6. Well, of course that's true. It has to be a particularly brilliant bit of SPAM to get me even slightly interested in clicking on it but what I'm talking about is that immediate gut reaction when you see this stuff appear in your inbox. It's why I hate it so much. It's not that I think it's real. It's that my body instinctively reacts as though it's real for the fraction of a second before my brain kicks in. I hate these bastards for ruining my morning by activating my deep seated fears.

  7. Oh, I think they actually mimicked the iron fist wrapped in the velvet glove routine pretty well. That's pretty much the modern world, though. It's the people out to impose rules etc. that are polite. It's the people you should think would be polite that aren't. In fact, that's what I was thinking of writing about today but I hadn't linked it back to the taxman. I'll go and do that right now!

  8. Furor Teutonicus29 January 2014 at 05:56

    XX I’m talking about is that immediate gut reaction when you see this stuff appear in your inbox.XX

    Yeees... but I see it as a twist on the old, and very much dicredited saying "If you have done nothing wrong, then..."

    If you have never contacted them by E-Mail, then... (OR, given them your E-Mail address.)

    The gut reaction to anything apparantly official though. Being German I can understand that VERY clearly. :-D

  9. I've never thought of it in this way but you're absolutely right. It always fascinates me this inbuilt sense of guilt we seem to have when faced by authority. It's beyond some mental power, as though it lives in the gut where all our badness lives rotting away. I guess it's the modern version of predestination which obsessed poets in previous centuries. I guess if Byron were writing today he wouldn't be intrigued by his own sense of damnation through Eve's actions but damnation via the taxman.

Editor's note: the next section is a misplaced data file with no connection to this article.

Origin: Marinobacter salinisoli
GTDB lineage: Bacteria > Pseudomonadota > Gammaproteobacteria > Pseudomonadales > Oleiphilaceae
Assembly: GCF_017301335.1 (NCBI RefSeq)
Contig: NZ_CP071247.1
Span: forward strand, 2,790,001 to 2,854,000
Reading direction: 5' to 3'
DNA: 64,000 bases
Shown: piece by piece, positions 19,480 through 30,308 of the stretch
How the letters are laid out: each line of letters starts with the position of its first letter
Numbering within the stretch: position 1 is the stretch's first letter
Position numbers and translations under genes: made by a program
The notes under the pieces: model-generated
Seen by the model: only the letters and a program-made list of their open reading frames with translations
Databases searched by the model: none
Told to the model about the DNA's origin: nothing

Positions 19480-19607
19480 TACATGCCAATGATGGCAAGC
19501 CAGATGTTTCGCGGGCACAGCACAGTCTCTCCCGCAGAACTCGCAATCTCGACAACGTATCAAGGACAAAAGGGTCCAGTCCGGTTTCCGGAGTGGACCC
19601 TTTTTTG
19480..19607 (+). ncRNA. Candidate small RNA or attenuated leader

Interesting that you feel it as a German. I was talking recently via email with notorious bad boy Elberry who now teaches in Germany and he suggests it's a much more open place than the UK, with fewer of our habitual hangups. But I suppose it's human nature to feel the rub of our inherent freedom against all the rough edges of our so called 'society'.

  10. […] by people often seems something of a paradox. It became apparent when ‘Twisted Root’ mentioned in the comments to my previous article about the bogus email from the tax people that ‘the ‘Best Regards’ sign off is a bit of a giveaway’. I snorted a laugh when I […]

  11. Furor Teutonicus29 January 2014 at 23:27

    Germany has, in recent generations (since 1945) changed quite a bit.

    But first as a copper, then as a carer for geriatrics and dementia patients, I dealt firstly with those that had reason to fear authority, and now, with the elderly, those from a generation that remember things like the Gestapo and Stasi from personal experience.

    They were also brought up by parents from the Kaisers times, when every petty Government official was looked upon as some kind of demi-God.

    That kind of experience takes many generations to "work it out of the system."

    Britain, in Victorian times, and indeed a bit longer, were not dissimilar. The, almost, reverence given to doctors, lawyers, and even the insurance man, and rent collector, I experienced in my own family. And that was in the 60s and early 70s.